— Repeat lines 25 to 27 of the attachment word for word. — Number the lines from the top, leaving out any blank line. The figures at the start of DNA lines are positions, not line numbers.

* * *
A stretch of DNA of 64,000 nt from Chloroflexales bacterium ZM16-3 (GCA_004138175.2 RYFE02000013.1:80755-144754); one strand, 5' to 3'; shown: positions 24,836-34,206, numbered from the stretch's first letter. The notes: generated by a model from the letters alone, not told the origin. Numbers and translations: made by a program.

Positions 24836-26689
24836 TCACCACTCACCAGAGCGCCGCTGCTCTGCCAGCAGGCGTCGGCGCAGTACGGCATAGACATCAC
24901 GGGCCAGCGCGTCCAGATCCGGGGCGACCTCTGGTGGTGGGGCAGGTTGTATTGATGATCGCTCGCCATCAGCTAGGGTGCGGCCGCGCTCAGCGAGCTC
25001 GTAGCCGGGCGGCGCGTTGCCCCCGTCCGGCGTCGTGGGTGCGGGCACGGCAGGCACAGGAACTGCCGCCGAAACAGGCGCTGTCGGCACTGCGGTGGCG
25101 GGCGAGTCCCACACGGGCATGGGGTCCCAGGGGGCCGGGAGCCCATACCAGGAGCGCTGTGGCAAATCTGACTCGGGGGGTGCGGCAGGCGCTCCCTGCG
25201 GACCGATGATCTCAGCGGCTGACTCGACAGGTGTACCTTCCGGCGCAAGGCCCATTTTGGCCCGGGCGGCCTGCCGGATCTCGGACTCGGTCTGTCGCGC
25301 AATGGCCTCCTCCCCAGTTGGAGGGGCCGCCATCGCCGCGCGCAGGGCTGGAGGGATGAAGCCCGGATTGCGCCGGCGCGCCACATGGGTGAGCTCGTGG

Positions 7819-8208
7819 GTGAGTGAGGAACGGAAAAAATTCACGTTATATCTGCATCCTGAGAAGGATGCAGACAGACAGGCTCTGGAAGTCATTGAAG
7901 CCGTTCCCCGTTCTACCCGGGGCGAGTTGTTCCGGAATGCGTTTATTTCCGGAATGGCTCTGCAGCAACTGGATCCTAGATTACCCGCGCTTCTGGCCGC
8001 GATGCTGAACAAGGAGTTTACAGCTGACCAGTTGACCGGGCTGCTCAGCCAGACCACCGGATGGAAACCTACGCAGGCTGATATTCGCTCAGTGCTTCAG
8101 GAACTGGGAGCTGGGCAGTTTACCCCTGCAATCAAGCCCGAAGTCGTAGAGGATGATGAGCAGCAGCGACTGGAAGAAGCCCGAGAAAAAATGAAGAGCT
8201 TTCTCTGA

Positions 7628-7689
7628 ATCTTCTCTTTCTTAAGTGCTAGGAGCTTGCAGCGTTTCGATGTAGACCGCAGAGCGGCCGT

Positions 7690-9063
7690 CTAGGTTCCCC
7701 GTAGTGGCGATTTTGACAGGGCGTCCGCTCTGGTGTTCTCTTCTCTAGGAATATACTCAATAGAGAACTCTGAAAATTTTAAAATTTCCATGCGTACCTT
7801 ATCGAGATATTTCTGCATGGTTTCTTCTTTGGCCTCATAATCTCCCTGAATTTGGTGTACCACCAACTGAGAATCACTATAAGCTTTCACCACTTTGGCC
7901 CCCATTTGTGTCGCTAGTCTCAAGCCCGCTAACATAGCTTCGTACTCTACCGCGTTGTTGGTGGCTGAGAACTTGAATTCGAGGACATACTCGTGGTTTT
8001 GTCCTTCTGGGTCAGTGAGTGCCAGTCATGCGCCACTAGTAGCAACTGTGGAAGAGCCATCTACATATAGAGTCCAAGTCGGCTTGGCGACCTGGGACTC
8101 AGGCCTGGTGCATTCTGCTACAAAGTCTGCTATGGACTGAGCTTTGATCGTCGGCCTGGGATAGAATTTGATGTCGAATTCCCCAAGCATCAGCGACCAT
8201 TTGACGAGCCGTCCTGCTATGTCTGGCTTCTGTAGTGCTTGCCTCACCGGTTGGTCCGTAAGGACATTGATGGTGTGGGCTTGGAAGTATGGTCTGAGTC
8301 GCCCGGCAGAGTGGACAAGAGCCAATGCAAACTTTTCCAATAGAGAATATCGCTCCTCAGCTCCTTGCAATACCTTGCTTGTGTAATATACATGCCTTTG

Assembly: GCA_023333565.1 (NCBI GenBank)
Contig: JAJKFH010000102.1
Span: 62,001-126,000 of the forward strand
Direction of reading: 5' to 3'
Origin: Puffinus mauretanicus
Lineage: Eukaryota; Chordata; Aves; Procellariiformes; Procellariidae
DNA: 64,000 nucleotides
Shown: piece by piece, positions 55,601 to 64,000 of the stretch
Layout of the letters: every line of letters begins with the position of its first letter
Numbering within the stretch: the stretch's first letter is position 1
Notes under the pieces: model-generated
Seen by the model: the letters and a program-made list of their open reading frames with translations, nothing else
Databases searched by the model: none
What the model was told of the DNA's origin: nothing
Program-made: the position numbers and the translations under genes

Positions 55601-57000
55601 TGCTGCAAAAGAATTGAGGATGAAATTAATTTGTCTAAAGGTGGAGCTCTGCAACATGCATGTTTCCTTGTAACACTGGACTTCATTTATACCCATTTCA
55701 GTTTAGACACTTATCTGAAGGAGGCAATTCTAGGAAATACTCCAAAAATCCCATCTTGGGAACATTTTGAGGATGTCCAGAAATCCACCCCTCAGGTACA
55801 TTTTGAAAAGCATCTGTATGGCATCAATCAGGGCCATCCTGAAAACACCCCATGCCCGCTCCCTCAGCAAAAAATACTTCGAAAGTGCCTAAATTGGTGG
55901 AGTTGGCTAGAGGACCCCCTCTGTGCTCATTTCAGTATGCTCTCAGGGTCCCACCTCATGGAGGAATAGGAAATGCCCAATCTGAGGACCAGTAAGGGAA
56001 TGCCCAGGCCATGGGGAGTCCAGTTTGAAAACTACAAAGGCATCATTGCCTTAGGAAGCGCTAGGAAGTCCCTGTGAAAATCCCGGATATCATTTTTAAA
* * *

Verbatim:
8301 GCCCGGCAGAGTGGACAAGAGCCAATGCAAACTTTTCCAATAGAGAATATCGCTCCTCAGCTCCTTGCAATACCTTGCTTGTGTAATATACATGCCTTTG

Assembly: GCA_023333565.1 (NCBI GenBank)
Contig: JAJKFH010000102.1